Think about this eighteenth day of December, the day when the cornerstone of the Lord’s Temple was laid. Think carefully. I am giving you a promise now while the seed is still in the barn. You have not yet harvested your grain, and your grapevines, fig trees, pomegranates, and olive trees have not yet produced their crops. But from this day onward I will bless you. (Haggai 2:18-19)
Relate: I think the people who decide the scheduling over at The One Year Bible need to make a few minor adjustments. I really like being able to read through scripture in the format and fashion they have set it up and each day’s reading seems to be pretty balanced for length. It is just that today’s Old Testament reading should have happened two days ago. They got their days wrong.
Speaking of getting their days wrong, I often hear around this time of year that Christians shouldn’t celebrate Christmas because it is really the pagan holiday Saturnalia. Hogwash. Saturnalia was December 17. Even in the decadent late Roman Empire days, when they tended to stretch out their excuses for depravity, the holiday only lasted until December 23rd. The early church had absolutely nothing to do with Saturnalia.
That doesn’t mean Christmas wasn’t overlayed on top of a pagan Roman holiday. It’s just that ignorant people (and even some “legitimate” history websites, have the wrong holiday. Christmas was celebrated on Deis Natali Solis Invicti. That translates to English as “The Day of the birth of the unconquered sun.” It was celebrated on December 25th and, yes, the symbolic connections abound.
Another common mistake. Even the people who get the holiday right tend to talk about the decision to celebrate Christmas then as if it were a “top down” decision. Again, hogwash. All evidence points to the fact that the holiday began to be celebrated for Christ as almost a grassroots movement and that the leaders at the top collectively shrugged their shoulders with a “hey, why not?” type attitude. The early church was far, far less authoritarian than many amateur historians would like you to believe. (Yes, I’m looking at you Dan Brown and company)
Even Augustine said that there was a commonly held opinion by those of his flock that Jesus was born on December 25th. In a Christmas sermon he exhorted his congregation, “Let’s celebrate this day as a holiday not for the sake of the sun, which is observed by [pagan] believers as well as by ourselves, but for the sake of the One who created the sun.” Another ancient writer wrote, “It was a custom of the Pagans to celebrate on December 25th the birthday of the sun. On this day they kindled lights in token of festivity. In these solemnities and revelries the Christians also took part. Accordingly when the elders of the Church saw that the Christians had a leaning to this festival, they took counsel and resolved that the true Nativity should be solemnised on that day.”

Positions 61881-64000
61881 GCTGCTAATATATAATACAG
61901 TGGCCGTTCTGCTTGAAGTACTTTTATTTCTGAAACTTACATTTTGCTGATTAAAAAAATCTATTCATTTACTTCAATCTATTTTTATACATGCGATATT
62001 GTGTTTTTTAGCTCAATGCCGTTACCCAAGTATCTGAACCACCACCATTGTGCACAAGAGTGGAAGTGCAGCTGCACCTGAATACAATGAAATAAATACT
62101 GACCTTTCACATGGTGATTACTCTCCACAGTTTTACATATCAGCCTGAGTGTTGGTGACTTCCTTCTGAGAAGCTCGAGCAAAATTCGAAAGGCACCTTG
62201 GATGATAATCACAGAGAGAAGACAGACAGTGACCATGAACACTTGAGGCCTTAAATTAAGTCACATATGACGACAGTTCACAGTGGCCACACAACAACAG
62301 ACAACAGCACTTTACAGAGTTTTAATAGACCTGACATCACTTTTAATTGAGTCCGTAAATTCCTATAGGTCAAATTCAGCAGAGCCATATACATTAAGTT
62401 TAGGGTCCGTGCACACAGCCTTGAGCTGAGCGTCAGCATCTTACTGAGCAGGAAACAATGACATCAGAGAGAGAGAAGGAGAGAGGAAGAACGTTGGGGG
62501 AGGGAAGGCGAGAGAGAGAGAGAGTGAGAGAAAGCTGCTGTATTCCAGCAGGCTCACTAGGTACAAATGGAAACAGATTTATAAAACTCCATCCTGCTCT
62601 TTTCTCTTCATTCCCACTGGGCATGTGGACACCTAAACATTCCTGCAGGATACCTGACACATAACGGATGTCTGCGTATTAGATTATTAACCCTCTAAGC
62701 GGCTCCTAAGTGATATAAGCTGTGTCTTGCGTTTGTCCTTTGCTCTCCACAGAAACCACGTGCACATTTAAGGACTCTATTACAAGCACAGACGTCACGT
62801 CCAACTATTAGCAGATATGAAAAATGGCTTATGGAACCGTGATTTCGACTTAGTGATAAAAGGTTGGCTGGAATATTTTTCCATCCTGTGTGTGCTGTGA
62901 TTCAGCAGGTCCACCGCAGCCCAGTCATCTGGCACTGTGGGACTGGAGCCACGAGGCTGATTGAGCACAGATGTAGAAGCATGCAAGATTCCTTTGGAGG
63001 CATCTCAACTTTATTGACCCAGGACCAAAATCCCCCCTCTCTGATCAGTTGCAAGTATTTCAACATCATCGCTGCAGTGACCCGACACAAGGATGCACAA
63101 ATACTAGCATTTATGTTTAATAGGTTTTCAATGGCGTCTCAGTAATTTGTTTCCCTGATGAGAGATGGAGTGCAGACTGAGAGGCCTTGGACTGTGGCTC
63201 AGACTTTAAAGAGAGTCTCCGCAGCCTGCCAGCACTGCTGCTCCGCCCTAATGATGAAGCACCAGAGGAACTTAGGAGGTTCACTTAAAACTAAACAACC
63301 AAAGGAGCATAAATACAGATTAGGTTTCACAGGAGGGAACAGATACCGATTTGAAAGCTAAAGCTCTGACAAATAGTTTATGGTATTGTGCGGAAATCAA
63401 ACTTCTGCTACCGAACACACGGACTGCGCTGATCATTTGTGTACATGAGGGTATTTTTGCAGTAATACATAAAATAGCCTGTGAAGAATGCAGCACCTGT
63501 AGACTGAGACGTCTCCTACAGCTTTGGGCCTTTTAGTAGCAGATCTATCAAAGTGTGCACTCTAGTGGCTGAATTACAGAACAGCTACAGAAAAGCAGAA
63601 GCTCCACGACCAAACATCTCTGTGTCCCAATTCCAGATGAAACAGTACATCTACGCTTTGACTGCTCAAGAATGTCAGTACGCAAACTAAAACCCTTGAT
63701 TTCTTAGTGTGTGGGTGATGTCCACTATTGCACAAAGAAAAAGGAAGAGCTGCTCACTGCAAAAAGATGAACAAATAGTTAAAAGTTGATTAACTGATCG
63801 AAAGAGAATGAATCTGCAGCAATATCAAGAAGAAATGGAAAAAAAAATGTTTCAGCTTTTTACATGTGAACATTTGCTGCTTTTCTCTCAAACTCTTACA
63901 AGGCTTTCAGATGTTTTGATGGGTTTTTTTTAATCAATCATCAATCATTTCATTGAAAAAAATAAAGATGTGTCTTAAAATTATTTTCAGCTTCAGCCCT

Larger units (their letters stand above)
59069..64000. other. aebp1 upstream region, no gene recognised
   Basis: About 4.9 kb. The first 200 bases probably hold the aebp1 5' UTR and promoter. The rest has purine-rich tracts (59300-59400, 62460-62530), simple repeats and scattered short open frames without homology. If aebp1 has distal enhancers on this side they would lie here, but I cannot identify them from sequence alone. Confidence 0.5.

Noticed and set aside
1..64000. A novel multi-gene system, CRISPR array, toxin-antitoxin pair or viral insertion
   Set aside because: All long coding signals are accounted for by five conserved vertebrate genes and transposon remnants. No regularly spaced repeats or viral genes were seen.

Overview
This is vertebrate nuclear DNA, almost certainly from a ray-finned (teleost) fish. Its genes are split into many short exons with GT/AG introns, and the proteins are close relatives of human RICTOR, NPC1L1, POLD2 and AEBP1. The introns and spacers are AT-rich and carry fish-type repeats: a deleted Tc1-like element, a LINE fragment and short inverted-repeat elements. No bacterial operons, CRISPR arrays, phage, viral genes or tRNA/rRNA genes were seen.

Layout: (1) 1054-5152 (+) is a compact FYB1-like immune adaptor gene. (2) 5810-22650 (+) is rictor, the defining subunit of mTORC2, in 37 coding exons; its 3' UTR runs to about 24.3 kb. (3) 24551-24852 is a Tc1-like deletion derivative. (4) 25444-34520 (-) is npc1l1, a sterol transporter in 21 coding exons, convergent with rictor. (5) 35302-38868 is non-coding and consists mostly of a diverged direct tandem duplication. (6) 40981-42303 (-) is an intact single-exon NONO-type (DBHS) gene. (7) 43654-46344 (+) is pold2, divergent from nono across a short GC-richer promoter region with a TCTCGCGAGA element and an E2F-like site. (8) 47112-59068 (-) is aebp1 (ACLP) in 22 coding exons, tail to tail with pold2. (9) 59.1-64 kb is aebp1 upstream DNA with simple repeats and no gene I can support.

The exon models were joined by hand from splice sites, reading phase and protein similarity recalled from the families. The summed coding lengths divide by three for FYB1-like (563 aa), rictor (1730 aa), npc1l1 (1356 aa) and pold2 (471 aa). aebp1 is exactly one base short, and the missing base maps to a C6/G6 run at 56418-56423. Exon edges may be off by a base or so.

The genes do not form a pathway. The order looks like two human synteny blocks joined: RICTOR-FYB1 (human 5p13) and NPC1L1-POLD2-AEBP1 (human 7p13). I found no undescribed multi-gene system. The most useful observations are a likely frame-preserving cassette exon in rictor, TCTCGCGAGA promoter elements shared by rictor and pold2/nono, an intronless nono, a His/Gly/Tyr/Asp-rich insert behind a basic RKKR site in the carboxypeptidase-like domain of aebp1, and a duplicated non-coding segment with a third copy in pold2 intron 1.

React: Obviously, Jesus wasn’t really born on the 25th of December. So what? Although the evidence is shaky, I am among those who like to think He was born on the Day of Atonement 5BC. The thing is, no one really knows exactly. There’s all kinds of speculation and everybody seems to have solid evidence… too bad it doesn’t all point to the same day for everyone.
We don’t know today and the early church didn’t know either. Although I can imagine some of the disciples asking Jesus when His birthday was, it never made it into scripture. I can also imagine Jesus turning to Peter, winking, and saying, “What do you think it is?” Having a specific day set aside to celebrate the birth of Christ is a very good thing. You could say that one day is as good as any other, but since most of the Church world has been celebrating it on December 25th for at least the past 17-18 hundred years I tend to think that Christmas Day is much better than any other day. (BTW, for those in parts of the world who celebrate on January 7th, you’re still celebrating on December 25th, you’re just using the Julian calendar rather than the Gregorian calendar).
So even though today is the 20’th, not the 18’th… let’s follow Haggai’s advice. Let’s take a moment this Christmas season to remember that the Great Cornerstone has been laid. Laid in a manger to be exact. Let us celebrate the fact that Adam’s Seed is in that barn. God has come and lives among us. From this day, whenever it was, onward we have been blessed beyond measure.
God, I am so thankful that You came. Even though I know that it wasn’t on December 25’th, it was on Christmas Day. Whatever day it was, I chose to remember You, to celebrate You today and on every day that I draw breath. I especially chose to join with the world in rejoicing Your arrival on Christmas. Rather than nitpicking on the details, help me to bring honor to You by living a life of joy and celebration.